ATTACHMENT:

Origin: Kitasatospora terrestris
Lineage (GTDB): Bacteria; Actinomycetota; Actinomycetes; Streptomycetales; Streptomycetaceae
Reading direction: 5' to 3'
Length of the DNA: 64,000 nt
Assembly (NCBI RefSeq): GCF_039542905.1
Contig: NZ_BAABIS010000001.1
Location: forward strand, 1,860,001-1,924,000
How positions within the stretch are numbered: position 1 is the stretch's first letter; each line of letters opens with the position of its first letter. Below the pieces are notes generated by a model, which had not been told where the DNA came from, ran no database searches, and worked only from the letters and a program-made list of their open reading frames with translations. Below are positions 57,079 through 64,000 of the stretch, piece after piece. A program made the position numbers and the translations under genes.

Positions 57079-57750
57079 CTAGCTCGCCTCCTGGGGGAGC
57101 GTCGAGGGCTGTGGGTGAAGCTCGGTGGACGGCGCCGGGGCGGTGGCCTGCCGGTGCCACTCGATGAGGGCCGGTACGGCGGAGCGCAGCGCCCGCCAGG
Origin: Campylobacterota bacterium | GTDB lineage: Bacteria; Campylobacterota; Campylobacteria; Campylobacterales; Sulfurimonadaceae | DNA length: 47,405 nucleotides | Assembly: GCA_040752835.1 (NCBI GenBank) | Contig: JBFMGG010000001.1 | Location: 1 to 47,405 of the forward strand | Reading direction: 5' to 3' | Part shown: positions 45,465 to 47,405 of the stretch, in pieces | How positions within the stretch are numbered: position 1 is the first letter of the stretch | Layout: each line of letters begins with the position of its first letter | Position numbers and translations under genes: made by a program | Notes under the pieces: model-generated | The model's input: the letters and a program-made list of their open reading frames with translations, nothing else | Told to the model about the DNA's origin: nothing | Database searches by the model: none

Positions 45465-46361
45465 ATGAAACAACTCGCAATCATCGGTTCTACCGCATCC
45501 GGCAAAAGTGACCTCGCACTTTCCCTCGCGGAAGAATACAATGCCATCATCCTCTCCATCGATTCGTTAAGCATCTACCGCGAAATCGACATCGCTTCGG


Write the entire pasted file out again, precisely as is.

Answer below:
Origin: Kitasatospora terrestris
Lineage (GTDB): Bacteria; Actinomycetota; Actinomycetes; Streptomycetales; Streptomycetaceae
Reading direction: 5' to 3'
Length of the DNA: 64,000 nt
Assembly (NCBI RefSeq): GCF_039542905.1
Contig: NZ_BAABIS010000001.1
Location: forward strand, 1,860,001-1,924,000
How positions within the stretch are numbered: position 1 is the stretch's first letter; each line of letters opens with the position of its first letter. Below the pieces are notes generated by a model, which had not been told where the DNA came from, ran no database searches, and worked only from the letters and a program-made list of their open reading frames with translations. Below are positions 57,079 through 64,000 of the stretch, piece after piece. A program made the position numbers and the translations under genes.

Positions 57079-57750
57079 CTAGCTCGCCTCCTGGGGGAGC
57101 GTCGAGGGCTGTGGGTGAAGCTCGGTGGACGGCGCCGGGGCGGTGGCCTGCCGGTGCCACTCGATGAGGGCCGGTACGGCGGAGCGCAGCGCCCGCCAGG
Origin: Campylobacterota bacterium | GTDB lineage: Bacteria; Campylobacterota; Campylobacteria; Campylobacterales; Sulfurimonadaceae | DNA length: 47,405 nucleotides | Assembly: GCA_040752835.1 (NCBI GenBank) | Contig: JBFMGG010000001.1 | Location: 1 to 47,405 of the forward strand | Reading direction: 5' to 3' | Part shown: positions 45,465 to 47,405 of the stretch, in pieces | How positions within the stretch are numbered: position 1 is the first letter of the stretch | Layout: each line of letters begins with the position of its first letter | Position numbers and translations under genes: made by a program | Notes under the pieces: model-generated | The model's input: the letters and a program-made list of their open reading frames with translations, nothing else | Told to the model about the DNA's origin: nothing | Database searches by the model: none

Positions 45465-46361
45465 ATGAAACAACTCGCAATCATCGGTTCTACCGCATCC
45501 GGCAAAAGTGACCTCGCACTTTCCCTCGCGGAAGAATACAATGCCATCATCCTCTCCATCGATTCGTTAAGCATCTACCGCGAAATCGACATCGCTTCGG